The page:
For older people who sustain PFF, rapid deconditioning, loss of muscle strength and weight loss often develop. Causes for this may include inadequate dietary intake, hypermetabolism, and a decline in skeletal muscle mass as a result of a complex interaction between immobility, sarcopenia, wasting and possibly cachexia [7, 8]. Muscle weakness can lead to impaired balance and slowed gait speed and it is likely that this rapid deconditioning is partly responsible for the hospital readmissions, repeat injurious falls and loss of independence associated with PFF in older people [9–12].
Exercise programs with community-dwelling, medically stable older adults have been extensively evaluated, the findings suggesting significant reductions in falls [13–15], injuries [13, 14], activity restrictions  and improvements in balance [17, 18]. However, only a small number of exercise studies have been undertaken beginning in the early recovery phase after PFF. All have evaluated the effect of a strengthening program incorporating progressive resistance exercise and, while the findings of some studies appear to be positive in terms of improved strength, gait speed, balance and quality of life (QOL) [19–24], others have found no effect on physical performance and an increased risk of subsequent injury . However, many of these studies were undertaken on samples combining PFF patients with other diagnostic groups (e.g. frail, elective, orthopaedic) and hence the impact of an exercise program for PFF patients alone is uncertain. Also, many studies have commenced after rehabilitation when it is likely that there has already been rapid deconditioning and significant decline in skeletal muscle mass and strength.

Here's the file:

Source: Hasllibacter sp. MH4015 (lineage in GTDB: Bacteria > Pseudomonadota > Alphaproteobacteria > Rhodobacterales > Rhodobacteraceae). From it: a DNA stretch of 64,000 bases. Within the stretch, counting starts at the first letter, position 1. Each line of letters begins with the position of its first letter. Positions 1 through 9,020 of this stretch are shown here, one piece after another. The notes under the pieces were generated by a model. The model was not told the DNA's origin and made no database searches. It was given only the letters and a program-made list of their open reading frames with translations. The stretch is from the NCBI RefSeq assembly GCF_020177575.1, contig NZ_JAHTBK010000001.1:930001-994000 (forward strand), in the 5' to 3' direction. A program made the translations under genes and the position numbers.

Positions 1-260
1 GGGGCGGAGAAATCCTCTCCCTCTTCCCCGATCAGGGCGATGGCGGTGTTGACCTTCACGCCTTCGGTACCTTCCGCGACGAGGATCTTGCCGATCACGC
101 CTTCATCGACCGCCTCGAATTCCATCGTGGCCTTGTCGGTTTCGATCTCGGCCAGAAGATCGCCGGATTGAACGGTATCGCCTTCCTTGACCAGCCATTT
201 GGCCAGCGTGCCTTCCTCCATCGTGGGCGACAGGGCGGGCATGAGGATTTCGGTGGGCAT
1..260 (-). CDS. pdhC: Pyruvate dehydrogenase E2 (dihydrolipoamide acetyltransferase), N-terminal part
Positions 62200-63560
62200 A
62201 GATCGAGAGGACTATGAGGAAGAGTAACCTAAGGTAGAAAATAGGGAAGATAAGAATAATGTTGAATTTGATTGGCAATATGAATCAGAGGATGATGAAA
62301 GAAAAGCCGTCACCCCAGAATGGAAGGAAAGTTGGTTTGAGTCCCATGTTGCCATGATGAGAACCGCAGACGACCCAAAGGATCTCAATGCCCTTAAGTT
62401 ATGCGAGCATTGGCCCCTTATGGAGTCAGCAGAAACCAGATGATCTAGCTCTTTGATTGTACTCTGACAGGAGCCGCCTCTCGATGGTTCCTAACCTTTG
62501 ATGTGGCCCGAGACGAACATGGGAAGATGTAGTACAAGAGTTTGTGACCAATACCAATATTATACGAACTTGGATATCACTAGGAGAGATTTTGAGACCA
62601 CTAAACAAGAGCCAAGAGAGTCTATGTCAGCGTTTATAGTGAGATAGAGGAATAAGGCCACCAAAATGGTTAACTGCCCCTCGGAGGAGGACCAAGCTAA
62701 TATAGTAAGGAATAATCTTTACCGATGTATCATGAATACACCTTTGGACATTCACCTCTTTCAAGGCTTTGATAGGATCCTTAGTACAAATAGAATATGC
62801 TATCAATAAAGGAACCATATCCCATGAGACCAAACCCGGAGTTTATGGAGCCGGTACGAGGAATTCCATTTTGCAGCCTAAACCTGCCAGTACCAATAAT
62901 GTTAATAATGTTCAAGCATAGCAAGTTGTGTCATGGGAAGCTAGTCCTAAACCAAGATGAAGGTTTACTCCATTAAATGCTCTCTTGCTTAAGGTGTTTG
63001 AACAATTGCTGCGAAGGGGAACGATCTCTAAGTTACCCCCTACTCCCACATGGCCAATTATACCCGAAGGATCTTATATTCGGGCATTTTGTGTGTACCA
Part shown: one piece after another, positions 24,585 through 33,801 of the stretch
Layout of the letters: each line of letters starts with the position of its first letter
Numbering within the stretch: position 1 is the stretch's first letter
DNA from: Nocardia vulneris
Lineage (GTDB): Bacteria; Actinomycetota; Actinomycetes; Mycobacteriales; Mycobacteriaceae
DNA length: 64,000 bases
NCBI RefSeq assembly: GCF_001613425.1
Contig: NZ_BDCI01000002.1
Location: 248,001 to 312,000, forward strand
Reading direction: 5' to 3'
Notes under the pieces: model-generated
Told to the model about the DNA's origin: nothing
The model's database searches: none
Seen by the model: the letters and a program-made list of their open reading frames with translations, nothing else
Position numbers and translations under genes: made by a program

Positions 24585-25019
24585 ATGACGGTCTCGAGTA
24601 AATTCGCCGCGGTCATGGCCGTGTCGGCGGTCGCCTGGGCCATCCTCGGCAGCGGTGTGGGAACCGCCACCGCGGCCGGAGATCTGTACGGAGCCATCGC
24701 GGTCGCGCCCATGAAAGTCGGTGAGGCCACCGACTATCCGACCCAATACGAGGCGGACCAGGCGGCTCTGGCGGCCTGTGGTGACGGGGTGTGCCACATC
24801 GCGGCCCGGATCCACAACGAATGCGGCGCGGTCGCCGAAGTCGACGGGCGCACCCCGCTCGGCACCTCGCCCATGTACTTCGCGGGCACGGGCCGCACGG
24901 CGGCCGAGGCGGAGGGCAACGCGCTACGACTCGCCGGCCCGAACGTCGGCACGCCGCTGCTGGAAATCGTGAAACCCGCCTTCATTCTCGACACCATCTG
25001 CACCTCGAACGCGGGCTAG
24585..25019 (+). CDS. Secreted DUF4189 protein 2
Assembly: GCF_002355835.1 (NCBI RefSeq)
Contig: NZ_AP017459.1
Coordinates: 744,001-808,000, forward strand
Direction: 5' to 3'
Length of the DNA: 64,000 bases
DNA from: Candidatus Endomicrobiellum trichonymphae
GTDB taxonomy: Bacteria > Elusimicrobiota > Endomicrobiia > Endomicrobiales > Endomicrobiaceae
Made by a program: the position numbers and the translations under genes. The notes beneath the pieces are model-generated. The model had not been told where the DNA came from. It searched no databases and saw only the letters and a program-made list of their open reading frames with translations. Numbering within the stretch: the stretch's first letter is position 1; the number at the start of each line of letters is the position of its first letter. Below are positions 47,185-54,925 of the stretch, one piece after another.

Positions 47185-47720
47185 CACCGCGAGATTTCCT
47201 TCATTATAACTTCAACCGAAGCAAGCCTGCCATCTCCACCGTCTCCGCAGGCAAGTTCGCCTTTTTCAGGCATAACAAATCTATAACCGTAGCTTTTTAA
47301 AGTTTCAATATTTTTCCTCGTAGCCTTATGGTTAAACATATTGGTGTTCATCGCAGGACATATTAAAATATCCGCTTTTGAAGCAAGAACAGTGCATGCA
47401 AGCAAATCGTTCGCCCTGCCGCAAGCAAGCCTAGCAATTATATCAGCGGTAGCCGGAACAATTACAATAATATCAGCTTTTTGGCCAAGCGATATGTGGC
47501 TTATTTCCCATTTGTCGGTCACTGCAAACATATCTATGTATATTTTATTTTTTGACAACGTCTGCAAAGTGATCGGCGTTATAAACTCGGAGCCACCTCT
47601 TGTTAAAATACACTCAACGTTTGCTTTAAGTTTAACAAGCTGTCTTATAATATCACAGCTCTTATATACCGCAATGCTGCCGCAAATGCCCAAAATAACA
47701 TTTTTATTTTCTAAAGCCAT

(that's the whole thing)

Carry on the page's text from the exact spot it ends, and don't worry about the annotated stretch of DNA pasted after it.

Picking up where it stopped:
The quality of evidence supporting nutritional interventions following PFF is limited and inconsistent . One of the main limitations of studies evaluating the effect of nutrition support following PFF is the lack of attention to the provision of an adequate amount of energy and protein to address the deficits associated with pre-existing undernutrition , injury and surgical stress  and inadequate dietary intakes during recovery [7, 8]. Indeed, most nutrition support studies prescribe a standard volume of oral supplement based on a convenient number of tins rather than individual needs  and there are no studies that approximate usual clinical care by also including individual goal setting, menu modification and counselling.